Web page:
At a recent Public Library Association conference many libraries discussed different methods their communities have tried to improve literacy rates. One way was to encourage people to speak to their neighbors with young children, letting them know what their local library can offer them such as free story times, books and educational material as well as other local resources. The Moline Public Library would also like to suggest giving out an Imagination Library form. When signing up their child under the age of 5 for this program, each child receives a book every month for free. If you pick up this form at our Children’s Desk, you may also pick out a United Way paperback book from our cart to give with the enrollment card. This will give the parent an idea of what to expect and is a nice gift to get them started. This simple gift is a great way to get a child started with those all-important literacy skills.
Together, we can make a difference.
It’s Shaky Egg Time!
It’s that time of year when fillable plastic Easter eggs are on the store shelves and you have the opportunity to make your own shaky eggs. Shaky eggs are very easy to make.
Take a plastic egg and fill it with items that make noise when shaken. I have used plastic coated paperclips, rice, small Legos, pebbles & metal washers as filler. Use whatever makes a sound that you like. I only used a small amount of filler so that 80% of the egg was just air. Then I used a small amount of glue to seal the egg. I also place cellophane, colored masking or washi tape around the opening for peace of mind. Decorate the egg as you wish with colored permanent markers and stickers.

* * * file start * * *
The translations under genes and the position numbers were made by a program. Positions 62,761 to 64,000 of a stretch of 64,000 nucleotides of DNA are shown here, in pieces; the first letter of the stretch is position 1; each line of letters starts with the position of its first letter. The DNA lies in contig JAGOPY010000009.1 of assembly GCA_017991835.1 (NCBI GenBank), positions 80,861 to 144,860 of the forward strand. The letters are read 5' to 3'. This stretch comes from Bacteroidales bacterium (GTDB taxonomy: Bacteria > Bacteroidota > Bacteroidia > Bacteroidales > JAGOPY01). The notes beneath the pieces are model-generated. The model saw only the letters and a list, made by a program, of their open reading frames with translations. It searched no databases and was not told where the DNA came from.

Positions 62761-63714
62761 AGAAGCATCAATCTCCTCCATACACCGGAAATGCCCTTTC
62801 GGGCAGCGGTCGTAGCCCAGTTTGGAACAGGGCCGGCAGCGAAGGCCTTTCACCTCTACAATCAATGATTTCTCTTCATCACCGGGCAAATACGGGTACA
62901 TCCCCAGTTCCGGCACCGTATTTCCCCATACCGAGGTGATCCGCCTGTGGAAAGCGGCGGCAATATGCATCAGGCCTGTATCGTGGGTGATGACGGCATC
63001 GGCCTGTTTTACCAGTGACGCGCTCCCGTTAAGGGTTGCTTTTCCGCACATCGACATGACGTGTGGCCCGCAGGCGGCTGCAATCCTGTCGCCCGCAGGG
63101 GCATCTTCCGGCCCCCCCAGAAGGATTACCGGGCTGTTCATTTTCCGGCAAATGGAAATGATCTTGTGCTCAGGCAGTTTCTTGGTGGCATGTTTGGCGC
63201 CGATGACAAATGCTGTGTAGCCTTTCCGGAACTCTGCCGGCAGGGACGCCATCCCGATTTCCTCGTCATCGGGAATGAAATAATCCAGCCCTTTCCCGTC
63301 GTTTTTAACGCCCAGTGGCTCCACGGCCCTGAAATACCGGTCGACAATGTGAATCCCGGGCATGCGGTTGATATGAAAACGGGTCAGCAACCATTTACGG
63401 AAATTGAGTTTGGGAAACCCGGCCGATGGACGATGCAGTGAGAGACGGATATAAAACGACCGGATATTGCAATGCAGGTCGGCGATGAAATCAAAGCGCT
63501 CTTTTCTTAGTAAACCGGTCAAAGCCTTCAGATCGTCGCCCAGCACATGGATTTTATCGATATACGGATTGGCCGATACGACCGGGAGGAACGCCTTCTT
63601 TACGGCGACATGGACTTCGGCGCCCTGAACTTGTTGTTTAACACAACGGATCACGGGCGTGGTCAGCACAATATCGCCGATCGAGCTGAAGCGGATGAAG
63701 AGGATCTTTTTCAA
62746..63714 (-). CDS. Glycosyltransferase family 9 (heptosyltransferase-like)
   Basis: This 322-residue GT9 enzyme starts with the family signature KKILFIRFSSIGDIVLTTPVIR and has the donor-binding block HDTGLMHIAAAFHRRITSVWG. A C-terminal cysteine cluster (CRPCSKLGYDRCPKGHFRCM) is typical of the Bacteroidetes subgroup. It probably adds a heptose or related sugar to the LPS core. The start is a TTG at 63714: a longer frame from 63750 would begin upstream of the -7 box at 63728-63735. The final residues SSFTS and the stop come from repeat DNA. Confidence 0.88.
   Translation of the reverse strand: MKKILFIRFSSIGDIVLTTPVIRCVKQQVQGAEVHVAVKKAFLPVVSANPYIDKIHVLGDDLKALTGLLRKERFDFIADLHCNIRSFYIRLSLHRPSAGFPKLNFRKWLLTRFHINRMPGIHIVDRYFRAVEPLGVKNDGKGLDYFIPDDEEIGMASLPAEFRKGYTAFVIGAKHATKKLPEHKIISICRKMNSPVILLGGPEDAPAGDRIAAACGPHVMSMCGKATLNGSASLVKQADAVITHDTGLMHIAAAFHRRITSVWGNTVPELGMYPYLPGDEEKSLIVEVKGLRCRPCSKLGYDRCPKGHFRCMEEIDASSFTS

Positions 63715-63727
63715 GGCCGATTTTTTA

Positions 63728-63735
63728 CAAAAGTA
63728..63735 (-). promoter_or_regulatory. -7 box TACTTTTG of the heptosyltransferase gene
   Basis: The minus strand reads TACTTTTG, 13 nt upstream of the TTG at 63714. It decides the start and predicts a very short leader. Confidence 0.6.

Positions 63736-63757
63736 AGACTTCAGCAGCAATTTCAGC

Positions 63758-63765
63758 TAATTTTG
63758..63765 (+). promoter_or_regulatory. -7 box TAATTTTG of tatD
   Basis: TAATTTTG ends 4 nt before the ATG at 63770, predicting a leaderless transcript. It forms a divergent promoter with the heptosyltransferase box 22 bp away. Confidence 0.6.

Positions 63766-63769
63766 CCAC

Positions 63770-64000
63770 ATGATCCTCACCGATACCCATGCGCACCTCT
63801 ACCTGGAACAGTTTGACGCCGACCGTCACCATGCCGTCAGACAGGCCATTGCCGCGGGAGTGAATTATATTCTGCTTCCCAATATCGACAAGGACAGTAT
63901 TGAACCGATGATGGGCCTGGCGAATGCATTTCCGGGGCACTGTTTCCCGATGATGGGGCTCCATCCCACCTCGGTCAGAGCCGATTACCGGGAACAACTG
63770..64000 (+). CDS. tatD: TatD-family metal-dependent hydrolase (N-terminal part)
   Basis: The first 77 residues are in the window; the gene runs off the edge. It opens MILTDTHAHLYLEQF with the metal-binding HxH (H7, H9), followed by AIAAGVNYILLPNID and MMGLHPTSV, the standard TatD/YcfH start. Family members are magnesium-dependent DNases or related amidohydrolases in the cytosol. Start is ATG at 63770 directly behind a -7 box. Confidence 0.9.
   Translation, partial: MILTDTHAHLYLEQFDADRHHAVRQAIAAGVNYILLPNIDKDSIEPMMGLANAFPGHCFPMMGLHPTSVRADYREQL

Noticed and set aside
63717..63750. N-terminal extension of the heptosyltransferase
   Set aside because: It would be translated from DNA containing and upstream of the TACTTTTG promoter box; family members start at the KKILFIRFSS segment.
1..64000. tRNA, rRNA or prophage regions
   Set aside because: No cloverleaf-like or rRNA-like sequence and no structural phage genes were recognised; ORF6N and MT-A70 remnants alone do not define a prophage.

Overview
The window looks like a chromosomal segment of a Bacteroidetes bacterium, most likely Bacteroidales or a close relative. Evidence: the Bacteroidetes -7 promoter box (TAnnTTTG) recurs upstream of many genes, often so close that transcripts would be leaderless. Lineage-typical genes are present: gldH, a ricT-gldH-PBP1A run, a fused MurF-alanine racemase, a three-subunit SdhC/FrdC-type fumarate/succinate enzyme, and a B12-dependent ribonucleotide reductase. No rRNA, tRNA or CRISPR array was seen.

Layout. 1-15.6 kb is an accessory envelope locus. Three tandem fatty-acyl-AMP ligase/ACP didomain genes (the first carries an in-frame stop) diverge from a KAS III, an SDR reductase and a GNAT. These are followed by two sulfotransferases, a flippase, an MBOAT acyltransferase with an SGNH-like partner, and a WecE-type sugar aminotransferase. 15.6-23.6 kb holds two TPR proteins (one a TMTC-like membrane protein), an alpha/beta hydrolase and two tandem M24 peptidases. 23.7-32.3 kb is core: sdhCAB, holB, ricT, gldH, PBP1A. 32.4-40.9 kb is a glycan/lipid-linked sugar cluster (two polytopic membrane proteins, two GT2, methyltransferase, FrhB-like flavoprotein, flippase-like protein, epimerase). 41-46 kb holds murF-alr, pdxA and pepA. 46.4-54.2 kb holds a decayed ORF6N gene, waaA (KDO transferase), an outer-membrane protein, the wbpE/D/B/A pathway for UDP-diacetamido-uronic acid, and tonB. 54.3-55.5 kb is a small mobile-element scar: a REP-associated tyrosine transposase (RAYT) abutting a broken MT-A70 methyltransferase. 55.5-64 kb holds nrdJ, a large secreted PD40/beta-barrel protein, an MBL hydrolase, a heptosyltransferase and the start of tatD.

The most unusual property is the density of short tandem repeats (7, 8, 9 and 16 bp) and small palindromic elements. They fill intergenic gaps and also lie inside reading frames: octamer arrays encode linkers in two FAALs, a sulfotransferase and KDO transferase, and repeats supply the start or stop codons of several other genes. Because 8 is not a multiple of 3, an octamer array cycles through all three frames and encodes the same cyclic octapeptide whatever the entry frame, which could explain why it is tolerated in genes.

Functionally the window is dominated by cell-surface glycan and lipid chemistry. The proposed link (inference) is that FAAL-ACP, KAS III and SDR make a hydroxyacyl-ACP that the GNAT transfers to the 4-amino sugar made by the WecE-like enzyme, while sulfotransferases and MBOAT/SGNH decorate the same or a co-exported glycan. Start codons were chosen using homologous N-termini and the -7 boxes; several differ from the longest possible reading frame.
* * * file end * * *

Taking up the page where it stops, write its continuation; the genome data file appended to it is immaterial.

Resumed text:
For very young children try attaching a plastic spoon to the egg so that it has a handle.
Enjoy your shaky eggs!
Irish folklore tells of Leprechauns granting wishes to people who capture them, but be careful! Leprechauns are tricky.
Grab your craft supplies and have fun with glitter, boxes, streamers, holiday lights or whatever you choose. Most traps I’ve had the pleasure of viewing are green and about shoebox size. There have been nets, holes, false bottoms and foliage. Let your child’s imagination run wild and let them build whatever makes their heart smile.